Ho do you train your dog not to gulp/inhale food and treats?
I have a female pit bull that inhales/gulps her treats or dog chews. I fear that they would lodge in her GI system or be unable to pass it in her stool. My 2 other dogs will chew theirs normally but my pittie is frantic to chew/eat as quickly as possible. She is not food aggressive but just wants to make sure she gets her share. Thank you.
on Dec 1st 2010
in Behavior & Training
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For a dog owner who wants to prevent his pet from gulping his food, the idea often seems futile. It is in a dog's nature to do so, much like it is to sniff the hindquarters of other dogs, or to bark when a stranger nears. But foremost, a dog wants to be praised by his owner. He is constantly seeking approval, and this empowers the owner to train the dog not to gulp his food. This practice is not only good table manners. It also prevents acid reflux, digestive problems, excessive overeating, erratic eating, as well as nausea in dogs.
Now, perhaps it seems a little obvious, but try feeding the dog small portions at a time. A dog will not exhibit self-restraint on his own. All he knows is that you've given him a large amount of food, and that you expect him to eat it. If you want the dog to eat 1/2 cup over an hour, then give the dog 1/8 cup every 15 minutes. If the dog knows he is being fed frequently, he may become comfortable with eating at a slower pace. Steadily build up to larger amounts at a time to see if the dogs practices the same slow eating technique as the amount gets larger. Much of the time, a regular eating schedule will give the dog the stability he needs to refrain from gulping his food.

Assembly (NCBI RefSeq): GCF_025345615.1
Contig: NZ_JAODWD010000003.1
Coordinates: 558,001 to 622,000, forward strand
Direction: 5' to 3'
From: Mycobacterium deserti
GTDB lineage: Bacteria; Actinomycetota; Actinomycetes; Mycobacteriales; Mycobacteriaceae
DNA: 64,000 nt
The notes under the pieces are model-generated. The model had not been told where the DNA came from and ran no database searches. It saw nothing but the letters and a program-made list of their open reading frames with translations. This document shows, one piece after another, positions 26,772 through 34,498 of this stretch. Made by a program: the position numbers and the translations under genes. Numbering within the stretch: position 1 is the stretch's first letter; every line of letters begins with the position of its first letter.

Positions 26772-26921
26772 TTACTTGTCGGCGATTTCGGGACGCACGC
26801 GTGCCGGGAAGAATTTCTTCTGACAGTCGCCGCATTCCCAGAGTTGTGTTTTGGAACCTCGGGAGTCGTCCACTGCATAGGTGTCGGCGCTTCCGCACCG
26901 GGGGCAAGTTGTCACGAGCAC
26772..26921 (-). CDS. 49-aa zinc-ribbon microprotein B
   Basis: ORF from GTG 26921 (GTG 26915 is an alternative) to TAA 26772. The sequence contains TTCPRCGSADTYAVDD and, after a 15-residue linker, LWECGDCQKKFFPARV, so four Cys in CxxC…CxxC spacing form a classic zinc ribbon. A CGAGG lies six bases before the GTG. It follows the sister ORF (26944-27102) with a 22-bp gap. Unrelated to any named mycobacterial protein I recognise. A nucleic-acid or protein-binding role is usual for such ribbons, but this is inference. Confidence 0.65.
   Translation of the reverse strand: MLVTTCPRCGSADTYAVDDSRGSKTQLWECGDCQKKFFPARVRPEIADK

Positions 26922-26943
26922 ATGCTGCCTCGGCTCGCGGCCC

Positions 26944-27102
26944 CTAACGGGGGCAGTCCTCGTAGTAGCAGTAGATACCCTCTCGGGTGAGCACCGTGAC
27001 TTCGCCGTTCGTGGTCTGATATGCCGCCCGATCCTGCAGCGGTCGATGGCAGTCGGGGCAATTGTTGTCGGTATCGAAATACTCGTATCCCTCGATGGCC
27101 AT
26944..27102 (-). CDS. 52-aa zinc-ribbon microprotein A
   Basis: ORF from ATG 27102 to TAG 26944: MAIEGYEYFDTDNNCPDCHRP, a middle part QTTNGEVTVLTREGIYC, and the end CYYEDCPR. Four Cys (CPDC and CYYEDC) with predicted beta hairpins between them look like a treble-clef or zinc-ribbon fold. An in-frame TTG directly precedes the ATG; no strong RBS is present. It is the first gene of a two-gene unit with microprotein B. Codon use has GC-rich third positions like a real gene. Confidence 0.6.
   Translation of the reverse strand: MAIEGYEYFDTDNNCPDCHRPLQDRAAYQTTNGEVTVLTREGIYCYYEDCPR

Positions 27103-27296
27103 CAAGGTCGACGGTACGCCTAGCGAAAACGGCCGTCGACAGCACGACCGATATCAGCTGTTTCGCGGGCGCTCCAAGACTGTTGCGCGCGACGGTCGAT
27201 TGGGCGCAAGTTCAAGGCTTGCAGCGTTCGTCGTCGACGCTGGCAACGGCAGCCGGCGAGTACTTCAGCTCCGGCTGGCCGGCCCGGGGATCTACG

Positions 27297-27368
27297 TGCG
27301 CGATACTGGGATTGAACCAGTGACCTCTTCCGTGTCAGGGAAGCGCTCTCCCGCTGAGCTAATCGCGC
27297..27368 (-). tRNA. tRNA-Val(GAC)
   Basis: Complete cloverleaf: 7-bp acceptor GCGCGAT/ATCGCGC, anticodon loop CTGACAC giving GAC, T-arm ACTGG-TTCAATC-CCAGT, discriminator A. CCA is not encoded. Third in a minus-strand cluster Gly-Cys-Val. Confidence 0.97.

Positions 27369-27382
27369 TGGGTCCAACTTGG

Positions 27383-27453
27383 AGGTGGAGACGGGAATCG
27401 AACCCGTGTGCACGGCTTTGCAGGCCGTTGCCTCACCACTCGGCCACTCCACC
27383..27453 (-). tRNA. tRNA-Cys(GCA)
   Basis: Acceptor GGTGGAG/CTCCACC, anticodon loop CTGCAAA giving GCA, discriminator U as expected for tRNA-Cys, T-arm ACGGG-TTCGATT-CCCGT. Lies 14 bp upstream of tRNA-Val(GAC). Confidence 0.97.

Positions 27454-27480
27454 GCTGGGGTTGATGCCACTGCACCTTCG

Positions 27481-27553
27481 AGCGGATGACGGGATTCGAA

Another way is to change the feeding method. Offer the dog the food with your hand, but only allow him to have it if he takes it patiently without gulping. This will require much trial and error, as a dog's mouth will often act more quickly than our hand will pull away. A dog will not comprehend that gulping will cause hiccups and indigestion. In fact, after getting sick from eating too quickly, most dogs, like children, will purge and then eat again once their appetites recover.
Whenever a dog does not gulp when you offer him food, praise him immediately. A dog more than anything enjoys praise and acceptance from his owner, and your immediate praise will encourage his choice to eat slowly. You can also offer treats that don't require immediate consumption, such as sugar cubes - that a dog can lick, but not consume, in one gulp. Because sugar is not good for dogs' teeth, this method should be utilized in moderation.
If you have multiple dogs, make sure that each dog has his own food and water available. It is the animal instinct to devour food in order to prevent others from taking from him. The dogs must know they each have their own food and are not competing for a share of the same food. Over time, these techniques will teach the dog to eat slowly, and will offer better digestive health, and fewer accidents, along with the structure and security that every pet desires.
Blue answered on 12/1/10. Helpful? / 1